R.I.P. Adam Yauch Of Beastie Boys & Oscilloscope Laboratories (1964-2012)

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by Oliver Lyttelton
May 4, 2012 1:39 PM
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Truly heartbreaking news to close off the week, as reports have come in from multiple sources, including Russell Simmons' GlobalGrind and Rolling Stone, that Adam Yauch, aka MCA of the Beastie Boys, has passed away at the age of 47. Yauch was a founding member of the seminal hip-hop group, along with Mike Diamond, Adam Horovitz and Michael Schwartz, and also co-founded Oscilloscope Labs, one of the most exciting distributors of independent film in the U.S.

The Brooklyn-born Yauch started playing with his bandmates in a hardcore band, but they soon moved to hip-hop, and became one of the first megastars of the MTV generation, thanks to game-changing albums like Licensed To Ill and Paul's Boutique (the latter still one of hip-hop's finest creations). The band always considered videos a key part of their art, and aside from early videos from the likes of Spike Jonze (a friend and collaborator), Yauch would also direct a number of the band's spots, under the name Nathanial Hörnblowér. The band took home a Video Vanguard Award at the 1998 MTV Video Music Awards for their contribution to the form, and The Criterion Collection honored them by releasing an anthology of their videos.

Yauch always maintained an interest in film. He directed the 2006 concert movie "Awesome: I Fuckin' Shot That!," which used crowd-sourced footage of concertgoers for one of the most dynamic examples of the genre, and two years later helmed a documentary about one of his other great loves, basketball, with 2008's acclaimed "Gunnin' For That #1 Spot."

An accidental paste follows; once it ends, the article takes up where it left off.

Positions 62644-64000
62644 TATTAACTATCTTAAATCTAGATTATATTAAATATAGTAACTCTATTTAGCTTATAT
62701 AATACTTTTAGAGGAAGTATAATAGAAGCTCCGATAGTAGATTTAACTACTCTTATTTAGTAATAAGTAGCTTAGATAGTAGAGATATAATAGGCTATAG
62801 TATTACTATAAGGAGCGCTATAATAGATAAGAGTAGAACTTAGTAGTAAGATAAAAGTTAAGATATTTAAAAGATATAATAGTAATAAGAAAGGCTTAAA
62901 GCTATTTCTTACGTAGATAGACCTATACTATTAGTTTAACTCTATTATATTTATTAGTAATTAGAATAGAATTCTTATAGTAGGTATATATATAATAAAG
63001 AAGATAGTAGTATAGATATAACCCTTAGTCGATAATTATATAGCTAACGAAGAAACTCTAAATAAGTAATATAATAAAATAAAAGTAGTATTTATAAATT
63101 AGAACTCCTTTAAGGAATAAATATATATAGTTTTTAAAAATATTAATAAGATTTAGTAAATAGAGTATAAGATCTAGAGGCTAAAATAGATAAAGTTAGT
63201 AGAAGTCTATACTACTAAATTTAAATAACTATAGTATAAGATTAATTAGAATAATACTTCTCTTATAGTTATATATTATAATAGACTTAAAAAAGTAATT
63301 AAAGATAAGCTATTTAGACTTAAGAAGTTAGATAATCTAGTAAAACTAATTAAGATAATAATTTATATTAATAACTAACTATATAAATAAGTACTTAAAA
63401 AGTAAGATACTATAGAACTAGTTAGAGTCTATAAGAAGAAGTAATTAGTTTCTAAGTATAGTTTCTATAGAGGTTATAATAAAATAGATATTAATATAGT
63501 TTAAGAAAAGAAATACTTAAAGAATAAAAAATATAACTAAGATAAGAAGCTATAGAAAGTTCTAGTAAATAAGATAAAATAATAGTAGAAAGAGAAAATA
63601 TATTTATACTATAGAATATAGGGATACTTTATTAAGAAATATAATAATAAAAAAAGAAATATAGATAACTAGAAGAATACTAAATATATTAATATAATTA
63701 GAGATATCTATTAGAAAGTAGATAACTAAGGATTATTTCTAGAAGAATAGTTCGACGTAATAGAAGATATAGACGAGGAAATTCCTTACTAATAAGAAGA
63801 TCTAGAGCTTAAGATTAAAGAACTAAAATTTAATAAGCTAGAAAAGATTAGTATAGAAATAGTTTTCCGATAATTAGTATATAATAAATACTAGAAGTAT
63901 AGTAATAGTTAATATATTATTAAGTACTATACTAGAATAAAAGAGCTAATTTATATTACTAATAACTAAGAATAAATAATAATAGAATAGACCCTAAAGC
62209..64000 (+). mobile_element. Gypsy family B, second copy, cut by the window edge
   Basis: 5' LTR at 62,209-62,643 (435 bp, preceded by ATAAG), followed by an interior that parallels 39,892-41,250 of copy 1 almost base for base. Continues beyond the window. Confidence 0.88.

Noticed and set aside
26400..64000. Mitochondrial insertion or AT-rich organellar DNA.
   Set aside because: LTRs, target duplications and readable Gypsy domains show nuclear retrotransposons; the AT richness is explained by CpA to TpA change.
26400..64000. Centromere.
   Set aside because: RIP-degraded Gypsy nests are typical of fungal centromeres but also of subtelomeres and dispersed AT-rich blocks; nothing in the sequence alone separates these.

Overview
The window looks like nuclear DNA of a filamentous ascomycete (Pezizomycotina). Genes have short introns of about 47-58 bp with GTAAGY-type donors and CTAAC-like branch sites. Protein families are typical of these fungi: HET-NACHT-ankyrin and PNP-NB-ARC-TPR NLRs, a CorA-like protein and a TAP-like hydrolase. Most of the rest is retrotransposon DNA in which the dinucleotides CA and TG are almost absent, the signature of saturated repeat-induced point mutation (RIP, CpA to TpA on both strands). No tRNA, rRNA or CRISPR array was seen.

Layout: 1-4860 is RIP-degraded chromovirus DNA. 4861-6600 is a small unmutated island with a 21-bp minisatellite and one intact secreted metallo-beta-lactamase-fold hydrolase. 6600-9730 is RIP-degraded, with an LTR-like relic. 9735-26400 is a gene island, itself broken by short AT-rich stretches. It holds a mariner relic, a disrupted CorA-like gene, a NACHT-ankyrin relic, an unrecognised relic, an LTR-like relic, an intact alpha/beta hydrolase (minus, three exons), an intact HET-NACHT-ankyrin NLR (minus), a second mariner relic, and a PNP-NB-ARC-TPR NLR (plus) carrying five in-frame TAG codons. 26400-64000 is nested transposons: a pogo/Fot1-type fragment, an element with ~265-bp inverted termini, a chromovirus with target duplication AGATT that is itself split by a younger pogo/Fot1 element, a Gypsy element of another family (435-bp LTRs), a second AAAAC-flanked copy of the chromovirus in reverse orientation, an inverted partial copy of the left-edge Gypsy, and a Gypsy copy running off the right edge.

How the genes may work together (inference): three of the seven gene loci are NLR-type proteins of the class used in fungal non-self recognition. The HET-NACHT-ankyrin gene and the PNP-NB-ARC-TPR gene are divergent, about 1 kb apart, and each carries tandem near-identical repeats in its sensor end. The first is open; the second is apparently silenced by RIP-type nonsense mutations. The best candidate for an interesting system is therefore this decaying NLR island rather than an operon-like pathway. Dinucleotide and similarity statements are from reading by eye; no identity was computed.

To release the film, Yauch set up the distribution company Oscilloscope Laboratories (named after his New York studio, where he would produce albums for Bad Brains, among others). And over the last four years, Oscilloscope have gone on to be one of the most forward-thinking indie companies around, with an impressive 50 releases, including some of the best films of any kind of the last few years. "Dear Zachary," "Wendy & Lucy," "Burma VJ," "The Messenger," "The Exploding Girl," "The Unloved," "Exit Through The Gift Shop," "Bellflower" "We Need To Talk About Kevin" and the upcoming "Shut Up And Play The Hits" and "Wuthering Heights" numbered among their releases, films that would have struggled to find audiences without the passion and taste of Yauch. And these works have been able to get real attention, with "The Messenger" winning two Oscar nominations, and "Exit Through The Gift Shop" picking up a nod for Best Documentary.

Yauch was diagnosed with cancer in 2009, causing Beastie Boys activity to be suspended, but he was well enough for the band to release last year's Hot Sauce Committee. Yauch was also a devoted Buddhist, and was well-known for campaigning for Tibetan causes. He's survived by his wife, Dechen Wangdu, and daughter Tenzin Losel Yauch. It's terribly sad news, and he'll be sorely missed by countless film and music fans. Our thoughts are with his friends and family.

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4 Comments

  • P.Mac | May 8, 2012 6:16 PMReply

    Maybe the good ones die young, so we have time to remember how truly amazing they were.

    And yeah, it sucks.

  • Zebrio | May 8, 2012 11:07 AMReply

    Miss you so much MCA...

  • jingmei | May 5, 2012 9:34 PMReply

    Great loss, the indie studio label is awesome indeed.

  • cirkusfolk | May 4, 2012 1:49 PMReply

    At least he got to see the Beastie Boys get inducted into the Rock and Roll Hall of Fame last month.

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